Without bipartisan support, it’s been incredibly easy for the No campaign to persuade voters. The No campaign has been very effective at forcing the Yes campaign to fight a battle on two fronts. To convince voters that the voice is a good idea and not just a waste of money, you have to argue that it will have a substantive impact on Indigenous policy. But to convince conservatives, you have to argue that it’s a purely symbolic advisory body. Advocates for the voice are forced to argue that it will be substantive and life-changing, but also symbolic and inconsequential. Members of the federal Labor government and leading supporters of the Yes campaign have tried sending different messages to different crowds. But this is a federal referendum in an era where all news is national news, so micro-targeting doesn’t work. Everyone hears your mixed messages. It's easy for the No campaign to turn around and say "See? It's all so confusing. If you don't know, vote no."
If you don't have the relevant progressive priors (that a No result would be a worse outcome than a substantive or inconsequential voice or that you ought to defer to the majority of Indigenous people on this issue), then voting No is a frustratingly reasonable response to this line of argument.
When you take this into consideration, you get a reasonable explanation for the polling data we have. The voice steadily declined in popularity as it seemed like the Coalition was going to oppose it. Then, the voice took a nosedive in the polls in the months after the federal Coalition officially announced that they were against it. Support for a No vote has gone up considerably among Liberal voters and decently among Labor voters but has remained at relatively low levels among Greens voters.
With bipartisan support, this would’ve been easier to deal with. The No campaign would’ve lacked the legitimacy and numbers that come with the backing of a major political party. The same line of argument would, as far as I can tell, fail to convince the majority of non-Indigenous voters that they have anything to fear from a voice supported by the Coalition.
All this is to say that there is something to the idea that the voice suffers because it tries too hard to appeal to everyone. A proposal predicated on bipartisan support that it was probably never going to get was always going to run into trouble without it. Acknowledging this doesn’t mean believing that a more substantial or left-wing proposal would fare better. It wouldn’t. People voting No because they think the voice might be a waste of money or lead to constitutionally enshrined reparations would not vote for actually enshrining reparations in the constitution.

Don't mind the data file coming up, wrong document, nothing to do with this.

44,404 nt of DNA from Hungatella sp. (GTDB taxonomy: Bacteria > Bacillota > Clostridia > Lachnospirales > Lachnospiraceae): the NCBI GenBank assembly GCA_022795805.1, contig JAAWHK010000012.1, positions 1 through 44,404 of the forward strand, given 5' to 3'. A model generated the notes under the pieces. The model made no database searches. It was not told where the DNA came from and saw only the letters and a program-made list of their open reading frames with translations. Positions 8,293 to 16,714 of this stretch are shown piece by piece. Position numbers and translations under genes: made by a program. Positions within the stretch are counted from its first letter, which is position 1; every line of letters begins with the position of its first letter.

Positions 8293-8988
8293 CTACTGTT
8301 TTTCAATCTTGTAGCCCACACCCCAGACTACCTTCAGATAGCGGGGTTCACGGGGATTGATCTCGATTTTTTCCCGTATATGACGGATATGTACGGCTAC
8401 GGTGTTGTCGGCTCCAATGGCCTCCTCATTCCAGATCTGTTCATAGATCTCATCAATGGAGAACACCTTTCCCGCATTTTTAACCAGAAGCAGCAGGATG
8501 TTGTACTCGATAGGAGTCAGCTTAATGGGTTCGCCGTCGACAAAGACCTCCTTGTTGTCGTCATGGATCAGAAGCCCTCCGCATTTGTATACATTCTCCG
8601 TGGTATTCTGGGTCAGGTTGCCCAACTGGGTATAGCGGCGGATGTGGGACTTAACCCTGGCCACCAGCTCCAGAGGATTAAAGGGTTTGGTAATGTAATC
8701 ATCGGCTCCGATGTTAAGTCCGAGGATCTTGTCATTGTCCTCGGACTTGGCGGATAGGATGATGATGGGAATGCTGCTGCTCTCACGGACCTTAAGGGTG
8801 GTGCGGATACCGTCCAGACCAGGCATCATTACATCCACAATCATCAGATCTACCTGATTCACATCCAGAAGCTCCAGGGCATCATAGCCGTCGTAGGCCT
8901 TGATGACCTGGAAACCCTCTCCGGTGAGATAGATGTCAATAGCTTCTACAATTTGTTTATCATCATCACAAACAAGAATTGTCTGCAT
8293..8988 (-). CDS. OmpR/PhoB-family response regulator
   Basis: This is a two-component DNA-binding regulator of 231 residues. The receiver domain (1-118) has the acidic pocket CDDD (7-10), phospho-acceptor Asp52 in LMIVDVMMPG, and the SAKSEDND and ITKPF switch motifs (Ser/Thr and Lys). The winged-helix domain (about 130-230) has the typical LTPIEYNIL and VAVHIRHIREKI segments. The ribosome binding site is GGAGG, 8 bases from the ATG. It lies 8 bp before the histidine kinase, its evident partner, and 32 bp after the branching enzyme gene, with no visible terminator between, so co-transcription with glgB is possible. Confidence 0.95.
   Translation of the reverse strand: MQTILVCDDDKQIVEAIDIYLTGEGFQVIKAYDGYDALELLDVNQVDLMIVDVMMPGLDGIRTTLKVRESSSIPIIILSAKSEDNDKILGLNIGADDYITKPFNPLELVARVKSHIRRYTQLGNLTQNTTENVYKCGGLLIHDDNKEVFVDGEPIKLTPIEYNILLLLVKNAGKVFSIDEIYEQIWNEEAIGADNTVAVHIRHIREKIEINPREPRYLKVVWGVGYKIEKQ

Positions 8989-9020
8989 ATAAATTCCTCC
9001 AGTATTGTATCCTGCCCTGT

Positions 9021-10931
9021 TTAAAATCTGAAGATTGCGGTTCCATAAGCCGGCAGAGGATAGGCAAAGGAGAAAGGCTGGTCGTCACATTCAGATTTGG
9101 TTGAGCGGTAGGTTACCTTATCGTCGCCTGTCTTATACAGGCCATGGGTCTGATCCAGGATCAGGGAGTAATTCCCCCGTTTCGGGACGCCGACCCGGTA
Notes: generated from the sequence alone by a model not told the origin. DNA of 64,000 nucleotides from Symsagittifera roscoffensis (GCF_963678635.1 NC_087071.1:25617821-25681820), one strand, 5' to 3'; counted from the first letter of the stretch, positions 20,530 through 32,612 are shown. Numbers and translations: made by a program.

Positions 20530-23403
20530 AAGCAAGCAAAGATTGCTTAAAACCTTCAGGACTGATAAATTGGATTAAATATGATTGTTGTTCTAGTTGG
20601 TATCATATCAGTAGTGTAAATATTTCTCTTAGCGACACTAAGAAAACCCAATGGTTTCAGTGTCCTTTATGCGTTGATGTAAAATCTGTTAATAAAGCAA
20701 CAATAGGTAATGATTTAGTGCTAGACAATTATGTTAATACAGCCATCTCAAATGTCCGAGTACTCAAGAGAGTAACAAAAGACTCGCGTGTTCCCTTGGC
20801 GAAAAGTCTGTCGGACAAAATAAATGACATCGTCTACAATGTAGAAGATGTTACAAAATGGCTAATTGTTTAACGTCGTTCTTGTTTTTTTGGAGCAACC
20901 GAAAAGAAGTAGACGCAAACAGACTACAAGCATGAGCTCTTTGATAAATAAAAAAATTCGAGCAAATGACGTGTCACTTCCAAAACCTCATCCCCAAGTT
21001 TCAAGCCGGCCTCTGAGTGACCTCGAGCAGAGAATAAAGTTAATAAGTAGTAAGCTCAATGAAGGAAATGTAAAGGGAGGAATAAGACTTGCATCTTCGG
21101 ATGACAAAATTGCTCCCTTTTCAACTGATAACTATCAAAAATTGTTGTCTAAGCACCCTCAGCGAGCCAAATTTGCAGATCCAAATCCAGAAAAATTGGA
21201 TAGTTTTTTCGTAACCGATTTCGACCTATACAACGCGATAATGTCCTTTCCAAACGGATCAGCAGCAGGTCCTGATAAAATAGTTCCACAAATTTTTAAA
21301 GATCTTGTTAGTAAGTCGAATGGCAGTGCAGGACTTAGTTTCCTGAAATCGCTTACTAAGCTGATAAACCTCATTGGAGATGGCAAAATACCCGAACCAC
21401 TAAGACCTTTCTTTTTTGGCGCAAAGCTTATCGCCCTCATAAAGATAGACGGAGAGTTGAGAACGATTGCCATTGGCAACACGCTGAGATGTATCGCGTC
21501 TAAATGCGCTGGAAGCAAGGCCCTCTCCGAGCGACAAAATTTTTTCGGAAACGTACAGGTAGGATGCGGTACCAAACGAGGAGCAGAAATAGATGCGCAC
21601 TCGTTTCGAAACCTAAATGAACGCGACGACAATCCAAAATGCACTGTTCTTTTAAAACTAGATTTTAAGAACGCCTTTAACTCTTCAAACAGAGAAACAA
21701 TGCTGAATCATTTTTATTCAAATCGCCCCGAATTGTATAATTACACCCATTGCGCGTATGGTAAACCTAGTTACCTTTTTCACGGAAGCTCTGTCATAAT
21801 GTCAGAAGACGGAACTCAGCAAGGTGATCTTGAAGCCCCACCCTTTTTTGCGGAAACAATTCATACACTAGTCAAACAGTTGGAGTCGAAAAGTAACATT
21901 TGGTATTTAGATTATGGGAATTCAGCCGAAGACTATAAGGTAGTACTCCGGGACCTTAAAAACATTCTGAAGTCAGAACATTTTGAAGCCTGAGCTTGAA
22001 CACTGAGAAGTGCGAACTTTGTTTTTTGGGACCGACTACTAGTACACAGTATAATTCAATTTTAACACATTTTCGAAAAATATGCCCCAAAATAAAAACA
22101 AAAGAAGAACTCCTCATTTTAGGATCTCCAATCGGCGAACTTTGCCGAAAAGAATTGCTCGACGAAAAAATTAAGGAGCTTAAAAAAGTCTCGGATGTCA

What it might mean is acknowledging that pushing for a referendum on the voice may have been a strategic mistake.1 Advocating for a referendum on adding an Indigenous advisory body to the constitution, a proposal supported in part by the claim that it could win bipartisan support, may have been a bad idea. The Liberals opposed the voice at almost every turn and only occasionally flirted with the idea of being quietly supportive of it. Now the voice is facing the possibility of being defeated and setting back Indigenous rights by several decades. If the No campaign wins, then all current and future governments will take it as an excuse to say that even the most softball pro-Indigenous reforms are unpopular and the most racist elements of Australian society will be emboldened.
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One might also attribute some blame to the federal Labor government for the likely success of the No campaign. It is possible that the voice would have fared better if the referendum had been announced and held earlier in the year when support was higher. However, we also need to acknowledge that the Yes and No campaigns would have started earlier as well, which might have rendered any advantages null.